Last week, the National Association of State Directors of Career and Technical Education Consortium (NASDCTEc) and NOCTI co-hosted a webinar, “Badging 101: The What, The Why & The How.” This webinar examined the concept of open badges and their potential in demonstrating – and validating – students’ skills, knowledge, and competencies. The presentation focused on the basics of badging and potential uses at the national, state, and local level.
Expanded Learning Opportunities
On December 16th, Education Week hosted a Webinar entitled “Beyond School: Earning Credit for Real-World Experiences.” This Webinar discusses an extended learning opportunity (ELO) initiative involving Providence, Rhode Island school district and its nonprofit partner Providence After School Alliance (PASA). In selected high schools throughout the district, students participate in community programs for digital badges and course credit.
On Tuesday, February 5th, 2013, Expanding Minds and Opportunities: Leveraging the Power of Afterschool and Summer Learning for Student Success, edited by Terry K. Peterson, Ph.D., was released at the National Press Club in Washington, D.C. The compendium includes nearly 70 studies, reports, and commentaries that provide evidence that out of school time opportunities, including after school and during the summer, produce positive outcomes for students, families, and communities and examples of how this work can be supported and improved.
The National Academy Foundation (NAF) and the Alliance for Excellent Education hosted a Webinar on January 10th, 2013, entitled College and Career Readiness for All Youth: The Role of Businesses. The event focused on business-education partnerships, specifically those aimed at preparing high school-aged youth for college and career.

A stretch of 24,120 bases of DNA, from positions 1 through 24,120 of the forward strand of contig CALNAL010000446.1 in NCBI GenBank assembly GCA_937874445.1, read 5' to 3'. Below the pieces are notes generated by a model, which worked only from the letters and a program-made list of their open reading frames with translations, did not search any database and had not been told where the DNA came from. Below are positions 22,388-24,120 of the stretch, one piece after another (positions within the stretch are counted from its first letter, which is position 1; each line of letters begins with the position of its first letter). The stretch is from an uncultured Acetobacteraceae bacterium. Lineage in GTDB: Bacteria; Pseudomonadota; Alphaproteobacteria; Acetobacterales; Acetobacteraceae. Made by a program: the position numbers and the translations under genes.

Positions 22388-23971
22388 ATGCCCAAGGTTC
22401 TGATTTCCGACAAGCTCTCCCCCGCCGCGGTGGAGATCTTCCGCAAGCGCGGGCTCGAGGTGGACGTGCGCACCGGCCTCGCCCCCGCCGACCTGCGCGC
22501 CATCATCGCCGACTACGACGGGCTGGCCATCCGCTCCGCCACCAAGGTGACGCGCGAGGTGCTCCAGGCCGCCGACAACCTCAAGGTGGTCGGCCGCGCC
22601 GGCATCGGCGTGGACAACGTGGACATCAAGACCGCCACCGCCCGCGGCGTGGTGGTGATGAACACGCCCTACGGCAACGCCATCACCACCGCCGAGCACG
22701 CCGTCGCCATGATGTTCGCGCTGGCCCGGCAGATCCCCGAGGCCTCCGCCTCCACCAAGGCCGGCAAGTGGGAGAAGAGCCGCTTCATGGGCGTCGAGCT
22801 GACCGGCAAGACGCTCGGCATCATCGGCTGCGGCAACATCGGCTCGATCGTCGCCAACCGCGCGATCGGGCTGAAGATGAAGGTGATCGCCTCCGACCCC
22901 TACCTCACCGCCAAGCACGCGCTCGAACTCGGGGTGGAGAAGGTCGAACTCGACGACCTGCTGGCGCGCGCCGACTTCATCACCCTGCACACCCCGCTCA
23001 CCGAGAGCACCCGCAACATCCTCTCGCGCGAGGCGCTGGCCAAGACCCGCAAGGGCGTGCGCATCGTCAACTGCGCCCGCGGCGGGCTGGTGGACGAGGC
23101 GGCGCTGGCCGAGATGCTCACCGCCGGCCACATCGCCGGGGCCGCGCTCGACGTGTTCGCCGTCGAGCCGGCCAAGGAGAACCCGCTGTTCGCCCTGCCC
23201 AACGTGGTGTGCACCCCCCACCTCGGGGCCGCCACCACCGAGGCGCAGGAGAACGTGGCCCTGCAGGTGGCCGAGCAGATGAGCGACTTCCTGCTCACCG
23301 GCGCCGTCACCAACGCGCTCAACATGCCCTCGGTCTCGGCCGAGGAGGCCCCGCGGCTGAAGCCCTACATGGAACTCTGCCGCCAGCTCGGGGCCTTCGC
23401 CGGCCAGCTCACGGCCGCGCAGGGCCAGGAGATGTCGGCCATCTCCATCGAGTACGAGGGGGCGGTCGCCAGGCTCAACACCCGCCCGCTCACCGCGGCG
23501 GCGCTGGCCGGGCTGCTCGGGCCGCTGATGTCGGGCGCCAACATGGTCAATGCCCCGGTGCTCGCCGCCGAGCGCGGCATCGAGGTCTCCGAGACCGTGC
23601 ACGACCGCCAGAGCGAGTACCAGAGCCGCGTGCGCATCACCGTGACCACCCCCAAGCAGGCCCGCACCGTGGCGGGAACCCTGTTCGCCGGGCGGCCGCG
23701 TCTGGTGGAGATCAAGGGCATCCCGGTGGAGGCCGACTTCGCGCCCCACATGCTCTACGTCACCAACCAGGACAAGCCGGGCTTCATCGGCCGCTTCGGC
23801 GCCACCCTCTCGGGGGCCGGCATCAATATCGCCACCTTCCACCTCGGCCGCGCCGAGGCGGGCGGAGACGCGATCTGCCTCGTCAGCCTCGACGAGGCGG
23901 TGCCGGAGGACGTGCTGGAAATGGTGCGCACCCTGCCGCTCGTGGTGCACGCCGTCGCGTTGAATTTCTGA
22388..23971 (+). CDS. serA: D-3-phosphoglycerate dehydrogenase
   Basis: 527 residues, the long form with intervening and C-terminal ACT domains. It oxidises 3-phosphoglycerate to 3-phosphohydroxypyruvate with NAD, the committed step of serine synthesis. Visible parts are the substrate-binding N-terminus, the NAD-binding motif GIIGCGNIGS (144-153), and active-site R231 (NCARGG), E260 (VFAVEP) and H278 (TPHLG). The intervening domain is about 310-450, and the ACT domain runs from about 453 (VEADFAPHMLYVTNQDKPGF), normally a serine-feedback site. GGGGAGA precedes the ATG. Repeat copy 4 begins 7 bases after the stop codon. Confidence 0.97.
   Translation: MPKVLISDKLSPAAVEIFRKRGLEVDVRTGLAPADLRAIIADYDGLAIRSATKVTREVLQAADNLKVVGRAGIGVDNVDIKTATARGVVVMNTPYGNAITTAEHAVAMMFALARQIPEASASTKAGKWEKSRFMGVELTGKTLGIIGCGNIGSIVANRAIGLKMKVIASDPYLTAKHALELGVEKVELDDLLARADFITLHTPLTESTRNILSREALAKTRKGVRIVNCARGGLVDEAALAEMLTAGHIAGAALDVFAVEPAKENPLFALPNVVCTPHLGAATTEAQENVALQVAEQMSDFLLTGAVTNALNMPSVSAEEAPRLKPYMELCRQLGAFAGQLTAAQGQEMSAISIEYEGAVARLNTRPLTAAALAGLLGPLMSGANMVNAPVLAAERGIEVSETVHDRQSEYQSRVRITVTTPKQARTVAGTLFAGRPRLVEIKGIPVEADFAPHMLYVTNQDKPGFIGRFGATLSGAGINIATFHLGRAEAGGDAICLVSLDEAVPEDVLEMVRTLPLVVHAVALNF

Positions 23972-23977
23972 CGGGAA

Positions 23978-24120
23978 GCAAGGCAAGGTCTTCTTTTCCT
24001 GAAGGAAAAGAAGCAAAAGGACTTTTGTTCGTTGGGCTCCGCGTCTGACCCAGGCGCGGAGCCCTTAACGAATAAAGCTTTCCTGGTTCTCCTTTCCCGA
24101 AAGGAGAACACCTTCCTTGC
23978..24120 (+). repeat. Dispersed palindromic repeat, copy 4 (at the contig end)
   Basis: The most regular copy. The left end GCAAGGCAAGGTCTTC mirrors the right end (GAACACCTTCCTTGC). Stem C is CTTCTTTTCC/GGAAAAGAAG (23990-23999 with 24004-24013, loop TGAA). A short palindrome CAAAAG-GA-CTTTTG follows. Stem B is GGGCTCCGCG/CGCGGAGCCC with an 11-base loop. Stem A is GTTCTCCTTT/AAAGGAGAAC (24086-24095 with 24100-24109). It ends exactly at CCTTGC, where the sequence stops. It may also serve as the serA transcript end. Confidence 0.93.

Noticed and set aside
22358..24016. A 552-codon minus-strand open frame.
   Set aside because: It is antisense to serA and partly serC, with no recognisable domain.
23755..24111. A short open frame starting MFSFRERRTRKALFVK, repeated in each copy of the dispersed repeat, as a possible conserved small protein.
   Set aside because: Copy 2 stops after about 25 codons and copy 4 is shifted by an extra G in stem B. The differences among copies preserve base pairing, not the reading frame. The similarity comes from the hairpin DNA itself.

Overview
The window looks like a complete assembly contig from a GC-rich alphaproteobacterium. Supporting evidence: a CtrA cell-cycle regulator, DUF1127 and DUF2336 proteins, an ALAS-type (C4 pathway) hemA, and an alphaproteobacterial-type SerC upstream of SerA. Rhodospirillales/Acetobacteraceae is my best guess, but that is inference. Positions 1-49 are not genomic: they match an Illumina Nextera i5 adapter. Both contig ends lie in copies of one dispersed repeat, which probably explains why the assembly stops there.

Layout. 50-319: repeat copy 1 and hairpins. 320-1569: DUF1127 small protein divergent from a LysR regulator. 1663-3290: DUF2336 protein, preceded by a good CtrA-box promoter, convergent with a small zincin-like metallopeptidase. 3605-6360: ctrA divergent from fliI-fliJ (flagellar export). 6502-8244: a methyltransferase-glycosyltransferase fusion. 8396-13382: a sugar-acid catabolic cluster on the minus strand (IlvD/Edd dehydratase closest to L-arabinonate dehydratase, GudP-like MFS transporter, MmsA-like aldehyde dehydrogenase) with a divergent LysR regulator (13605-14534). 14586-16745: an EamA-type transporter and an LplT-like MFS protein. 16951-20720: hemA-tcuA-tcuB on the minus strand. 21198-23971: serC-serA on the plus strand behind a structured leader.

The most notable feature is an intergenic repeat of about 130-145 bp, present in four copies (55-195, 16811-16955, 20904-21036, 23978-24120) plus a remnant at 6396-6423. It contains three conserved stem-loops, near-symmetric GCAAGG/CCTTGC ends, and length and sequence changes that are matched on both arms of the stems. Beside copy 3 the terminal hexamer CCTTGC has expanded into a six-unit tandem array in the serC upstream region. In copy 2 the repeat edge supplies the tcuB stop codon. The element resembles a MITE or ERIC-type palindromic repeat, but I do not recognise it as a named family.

Looking for new high school-related resources? Here are some pieces that the National High School Center and other organizations have recently released:*
In a recent interview, President Obama said: “We now have our kids go to school about one month less than most advanced countries. And that month makes a difference.” A recent research synthesis, the first on this topic, has shown that there is some research to support expanded learning time initiatives. The authors of the synthesis screened approximately 1,390 studies related to expanded school year and 818 studies related to expanded school day in elementary, middle, and high schools. Due to the limited number of studies published on the topic, the synthesis included studies with varying rigor of their design. The synthesis focused on the 15 studies which included academic outcomes. Of these studies, three included high schools, and the other 12 studies focused only on elementary and middle schools.
Each year, an increasing number of high schools provide longer school days, longer school years, or partner with community-based organizations for out-of-school academic support to close achievement gaps. This number is expected to keep climbing with the new budget proposed by President Obama, which includes $600 million for School Turnaround Grants (increased learning time is a requirement under SIG).
Increasing learning time is one of the requirements of both the transformation and turnaround models of the School Improvement Grant (SIG) and districts propose fulfilling this requirement in myriad ways. About half of high schools receiving SIG funds are adding minutes to the school day and/or adding days to the school calendar—by design, increasing learning time for all students.
Policymakers and educators at the state, district, and building levels are looking to research and evaluation studies to guide policy and practice decisions. Increasingly, applications for federal and state funding require use of “evidence based” or “research supported” strategies, programs, and reform activities.